At the company officer level, integration of air management is an ongoing process. As previously mentioned, it really begins with buy-in and a comprehensive working understanding of the policy and expectations. The company officer must make it clear that he will not tolerate his firefighters dying of work-related cancer stemming from breathing in carcinogenic smoke. He must convey the importance of the reserve air supply. That reserve air supply is only there for your worst day. It belongs to your loved ones. Give the incident your working supply; the last quarter (soon to be third) is for us.
Another step to integrating the principles set forth in your policy is to continually train on them. Air management training should be a piece of every drill performed if there is an SCBA on your back. When performing vertical ventilation training, ask for air checks at corners or after completing cuts. Search training incorporating air management helps in “turn back time” decisions. Haz-mat training, live fire training, and even hose handling offer opportunities to use air management principles. Challenge crews to make timely decisions based on crossing the IDLH with the reserve air intact while still using their air to the fullest. Challenge the group to prevent any false SCBA alert activations caused by doffing the breathing apparatus and leaving it without turning it off. If there is a false activation, even in training, treat it as a real alarm to increase your attentiveness to the sound.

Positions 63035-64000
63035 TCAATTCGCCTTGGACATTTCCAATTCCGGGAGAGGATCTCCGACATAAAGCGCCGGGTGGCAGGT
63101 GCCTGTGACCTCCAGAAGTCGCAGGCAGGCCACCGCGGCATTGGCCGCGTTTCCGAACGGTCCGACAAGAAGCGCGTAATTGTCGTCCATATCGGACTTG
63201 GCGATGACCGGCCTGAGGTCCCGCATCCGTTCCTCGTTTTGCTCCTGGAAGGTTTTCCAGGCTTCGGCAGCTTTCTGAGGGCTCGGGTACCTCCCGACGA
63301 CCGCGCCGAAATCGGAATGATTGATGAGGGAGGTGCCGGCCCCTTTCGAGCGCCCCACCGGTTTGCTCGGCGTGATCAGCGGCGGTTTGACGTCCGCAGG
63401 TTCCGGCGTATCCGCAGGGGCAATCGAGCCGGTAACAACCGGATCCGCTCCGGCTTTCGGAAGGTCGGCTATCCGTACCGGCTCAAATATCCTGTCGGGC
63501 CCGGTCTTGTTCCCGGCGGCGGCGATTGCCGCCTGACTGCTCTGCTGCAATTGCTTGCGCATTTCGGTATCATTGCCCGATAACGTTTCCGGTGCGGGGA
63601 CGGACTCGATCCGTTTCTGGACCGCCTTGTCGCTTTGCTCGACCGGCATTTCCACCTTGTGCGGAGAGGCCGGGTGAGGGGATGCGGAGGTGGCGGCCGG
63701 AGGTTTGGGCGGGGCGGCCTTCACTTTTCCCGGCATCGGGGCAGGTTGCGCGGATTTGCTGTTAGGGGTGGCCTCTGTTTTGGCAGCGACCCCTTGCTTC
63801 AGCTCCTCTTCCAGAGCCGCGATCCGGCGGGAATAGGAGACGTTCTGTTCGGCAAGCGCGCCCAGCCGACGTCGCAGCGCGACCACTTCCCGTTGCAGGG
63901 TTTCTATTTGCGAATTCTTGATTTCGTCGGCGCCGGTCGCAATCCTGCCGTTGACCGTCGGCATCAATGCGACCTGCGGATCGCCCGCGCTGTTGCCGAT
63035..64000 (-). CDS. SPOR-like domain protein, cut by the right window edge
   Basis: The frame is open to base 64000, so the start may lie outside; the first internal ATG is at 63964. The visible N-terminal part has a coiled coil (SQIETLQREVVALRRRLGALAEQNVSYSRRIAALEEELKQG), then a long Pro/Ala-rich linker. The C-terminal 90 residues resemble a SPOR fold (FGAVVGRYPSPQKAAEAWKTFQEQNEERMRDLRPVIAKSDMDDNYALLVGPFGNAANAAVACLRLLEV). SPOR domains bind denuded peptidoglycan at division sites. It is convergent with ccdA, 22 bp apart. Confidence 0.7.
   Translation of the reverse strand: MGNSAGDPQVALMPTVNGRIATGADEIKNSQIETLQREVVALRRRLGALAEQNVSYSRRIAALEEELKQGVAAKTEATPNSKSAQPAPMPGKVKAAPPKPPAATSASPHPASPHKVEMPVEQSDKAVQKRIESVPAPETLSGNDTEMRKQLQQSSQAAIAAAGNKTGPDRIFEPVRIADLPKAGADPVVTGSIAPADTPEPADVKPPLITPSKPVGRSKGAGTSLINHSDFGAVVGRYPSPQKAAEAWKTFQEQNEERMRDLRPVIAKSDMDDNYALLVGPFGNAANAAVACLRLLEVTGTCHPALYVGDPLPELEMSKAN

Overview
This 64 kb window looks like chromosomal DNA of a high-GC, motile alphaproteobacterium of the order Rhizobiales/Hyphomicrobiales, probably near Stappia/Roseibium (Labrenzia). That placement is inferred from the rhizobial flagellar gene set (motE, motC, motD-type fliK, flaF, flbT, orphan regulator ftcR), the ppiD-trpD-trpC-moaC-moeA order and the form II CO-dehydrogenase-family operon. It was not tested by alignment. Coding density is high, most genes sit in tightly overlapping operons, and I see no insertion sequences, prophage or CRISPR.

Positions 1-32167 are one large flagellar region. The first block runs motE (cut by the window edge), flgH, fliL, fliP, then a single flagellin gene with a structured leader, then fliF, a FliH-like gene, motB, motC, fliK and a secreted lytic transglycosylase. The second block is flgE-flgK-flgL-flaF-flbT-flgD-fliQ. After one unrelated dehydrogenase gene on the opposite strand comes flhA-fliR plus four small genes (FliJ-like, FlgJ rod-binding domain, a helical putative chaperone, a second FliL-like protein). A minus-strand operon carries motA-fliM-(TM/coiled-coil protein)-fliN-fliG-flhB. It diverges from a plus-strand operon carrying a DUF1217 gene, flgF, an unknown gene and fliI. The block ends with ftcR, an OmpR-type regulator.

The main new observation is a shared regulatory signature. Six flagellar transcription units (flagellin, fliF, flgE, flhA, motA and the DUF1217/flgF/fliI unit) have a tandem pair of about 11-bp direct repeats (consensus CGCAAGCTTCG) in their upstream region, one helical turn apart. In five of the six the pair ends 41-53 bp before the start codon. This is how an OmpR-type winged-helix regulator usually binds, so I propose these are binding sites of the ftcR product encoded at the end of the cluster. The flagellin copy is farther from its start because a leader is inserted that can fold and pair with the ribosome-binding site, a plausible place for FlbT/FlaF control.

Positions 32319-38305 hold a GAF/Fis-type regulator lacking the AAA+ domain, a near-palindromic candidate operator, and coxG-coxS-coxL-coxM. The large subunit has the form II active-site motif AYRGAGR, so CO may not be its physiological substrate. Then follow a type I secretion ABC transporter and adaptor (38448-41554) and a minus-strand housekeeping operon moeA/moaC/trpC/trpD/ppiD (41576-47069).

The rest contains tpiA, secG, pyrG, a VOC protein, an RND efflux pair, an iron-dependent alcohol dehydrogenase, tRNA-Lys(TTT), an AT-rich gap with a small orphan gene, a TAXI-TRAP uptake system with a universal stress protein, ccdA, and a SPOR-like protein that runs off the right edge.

Practice What You Preach
The final and sometimes most difficult step to integrating an air management policy is to hold everyone to it. It is difficult for many of us to hold senior members accountable to some of these ideas. The “It’s just a trash fire, I don’t need a breather” mentality needs to stop. If you are on a roof ventilating without your mask on because you don’t expect smoke and heat to vent from the hole, why are you cutting the hole in the first place? As company officers, perhaps our most important mission is to keep our crews safe. Prove your commitment to them by not allowing them to breathe smoke. Hold everyone accountable, even during overhaul. We let our guards down because we are tired, because we are annoyed by the face piece, or because the incident is winding down, but the carcinogens and toxins are often still at extremely high levels. Be their boss and their friend and make them keep their breathers on; they will thank you for it in the long run and will hopefully pay it forward with the next generation.
With advances in technology, the increasing impact of social media and the Internet, and research being conducted on our tactics and strategies, more change is coming for us in the fire service. Many of these changes help us to provide a better service for the public we serve. We are all striving to save more lives.
Air management helps to accomplish these goals but, perhaps even more importantly, it helps save the lives of our own. We all know of line-of-duty deaths (LODDs) that involve firefighters running out of air. We might not know any of these heroes personally, but we all know a firefighter who is battling or has passed on from job-related cancer. We owe it to those who have gone before us to try to prevent more LODDs in the future. The creation, implementation, and integration of an air management policy give us a way to do it.
Author’s note: This article is in memory of Firefighter Donovan Eckhardt, Renton (WA) Fire Department, 05/19/78-08/24/15.